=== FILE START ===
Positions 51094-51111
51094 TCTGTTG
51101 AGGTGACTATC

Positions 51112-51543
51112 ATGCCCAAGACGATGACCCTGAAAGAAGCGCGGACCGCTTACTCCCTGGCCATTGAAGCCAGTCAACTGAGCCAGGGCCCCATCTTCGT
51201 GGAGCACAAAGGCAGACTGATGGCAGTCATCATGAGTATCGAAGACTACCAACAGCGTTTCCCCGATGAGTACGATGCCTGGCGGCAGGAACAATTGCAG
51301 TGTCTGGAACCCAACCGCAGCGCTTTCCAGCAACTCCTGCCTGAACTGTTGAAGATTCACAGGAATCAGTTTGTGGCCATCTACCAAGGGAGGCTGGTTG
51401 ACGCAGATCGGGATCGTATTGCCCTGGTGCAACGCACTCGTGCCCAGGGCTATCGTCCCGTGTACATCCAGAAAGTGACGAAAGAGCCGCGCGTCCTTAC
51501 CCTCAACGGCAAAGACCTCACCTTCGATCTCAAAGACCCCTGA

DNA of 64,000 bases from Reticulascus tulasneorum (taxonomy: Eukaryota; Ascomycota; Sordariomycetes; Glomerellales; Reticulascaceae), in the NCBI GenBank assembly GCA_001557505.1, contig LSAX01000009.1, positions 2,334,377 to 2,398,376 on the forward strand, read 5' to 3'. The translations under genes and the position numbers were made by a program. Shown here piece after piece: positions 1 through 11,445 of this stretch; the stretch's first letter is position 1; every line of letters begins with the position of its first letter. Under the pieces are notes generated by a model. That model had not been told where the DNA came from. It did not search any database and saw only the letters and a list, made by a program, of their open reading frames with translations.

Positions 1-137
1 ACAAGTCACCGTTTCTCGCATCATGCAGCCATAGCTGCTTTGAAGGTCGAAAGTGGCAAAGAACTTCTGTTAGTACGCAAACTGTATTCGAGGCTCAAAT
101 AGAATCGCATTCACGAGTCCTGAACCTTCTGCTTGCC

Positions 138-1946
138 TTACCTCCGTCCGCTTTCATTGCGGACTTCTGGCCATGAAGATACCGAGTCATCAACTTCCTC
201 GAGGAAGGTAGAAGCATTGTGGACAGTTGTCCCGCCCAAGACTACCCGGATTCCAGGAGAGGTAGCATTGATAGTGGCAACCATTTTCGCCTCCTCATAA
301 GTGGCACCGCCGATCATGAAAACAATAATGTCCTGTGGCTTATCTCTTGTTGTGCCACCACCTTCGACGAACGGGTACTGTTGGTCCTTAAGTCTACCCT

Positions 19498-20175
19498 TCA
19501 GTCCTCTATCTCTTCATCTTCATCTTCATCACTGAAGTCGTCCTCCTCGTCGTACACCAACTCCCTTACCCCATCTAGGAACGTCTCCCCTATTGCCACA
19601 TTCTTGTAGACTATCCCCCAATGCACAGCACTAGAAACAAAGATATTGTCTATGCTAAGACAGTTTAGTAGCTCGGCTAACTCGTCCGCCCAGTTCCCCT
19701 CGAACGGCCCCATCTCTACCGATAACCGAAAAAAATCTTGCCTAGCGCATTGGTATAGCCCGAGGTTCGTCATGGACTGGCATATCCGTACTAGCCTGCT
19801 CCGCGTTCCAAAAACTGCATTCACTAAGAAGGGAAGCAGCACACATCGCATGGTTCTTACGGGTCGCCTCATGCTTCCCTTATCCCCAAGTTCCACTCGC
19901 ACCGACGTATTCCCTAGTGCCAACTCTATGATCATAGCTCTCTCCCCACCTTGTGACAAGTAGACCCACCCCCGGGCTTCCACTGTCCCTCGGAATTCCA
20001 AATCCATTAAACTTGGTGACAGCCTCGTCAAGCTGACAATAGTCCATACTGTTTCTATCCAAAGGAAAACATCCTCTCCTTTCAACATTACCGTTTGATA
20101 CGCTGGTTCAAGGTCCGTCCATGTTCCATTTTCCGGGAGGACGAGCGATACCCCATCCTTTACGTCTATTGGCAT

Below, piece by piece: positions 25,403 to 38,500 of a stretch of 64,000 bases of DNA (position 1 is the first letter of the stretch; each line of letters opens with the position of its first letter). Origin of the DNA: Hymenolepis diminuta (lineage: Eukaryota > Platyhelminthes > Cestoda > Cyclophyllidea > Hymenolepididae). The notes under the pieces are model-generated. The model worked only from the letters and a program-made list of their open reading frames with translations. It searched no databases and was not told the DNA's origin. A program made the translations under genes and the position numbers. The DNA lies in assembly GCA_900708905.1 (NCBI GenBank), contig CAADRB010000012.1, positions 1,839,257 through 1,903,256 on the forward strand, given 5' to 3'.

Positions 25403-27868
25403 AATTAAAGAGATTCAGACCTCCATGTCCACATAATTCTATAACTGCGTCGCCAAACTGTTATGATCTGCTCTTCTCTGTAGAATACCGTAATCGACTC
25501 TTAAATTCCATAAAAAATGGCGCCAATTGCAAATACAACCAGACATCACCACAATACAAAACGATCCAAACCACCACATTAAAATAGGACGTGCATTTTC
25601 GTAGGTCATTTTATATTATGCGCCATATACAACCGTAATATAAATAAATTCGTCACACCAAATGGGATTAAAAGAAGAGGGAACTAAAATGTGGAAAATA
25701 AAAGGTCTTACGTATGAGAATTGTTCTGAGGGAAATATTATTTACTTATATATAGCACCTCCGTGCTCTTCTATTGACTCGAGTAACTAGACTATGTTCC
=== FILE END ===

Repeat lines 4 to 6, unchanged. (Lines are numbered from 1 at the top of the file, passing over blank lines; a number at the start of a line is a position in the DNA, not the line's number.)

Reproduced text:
Positions 51112-51543
51112 ATGCCCAAGACGATGACCCTGAAAGAAGCGCGGACCGCTTACTCCCTGGCCATTGAAGCCAGTCAACTGAGCCAGGGCCCCATCTTCGT
51201 GGAGCACAAAGGCAGACTGATGGCAGTCATCATGAGTATCGAAGACTACCAACAGCGTTTCCCCGATGAGTACGATGCCTGGCGGCAGGAACAATTGCAG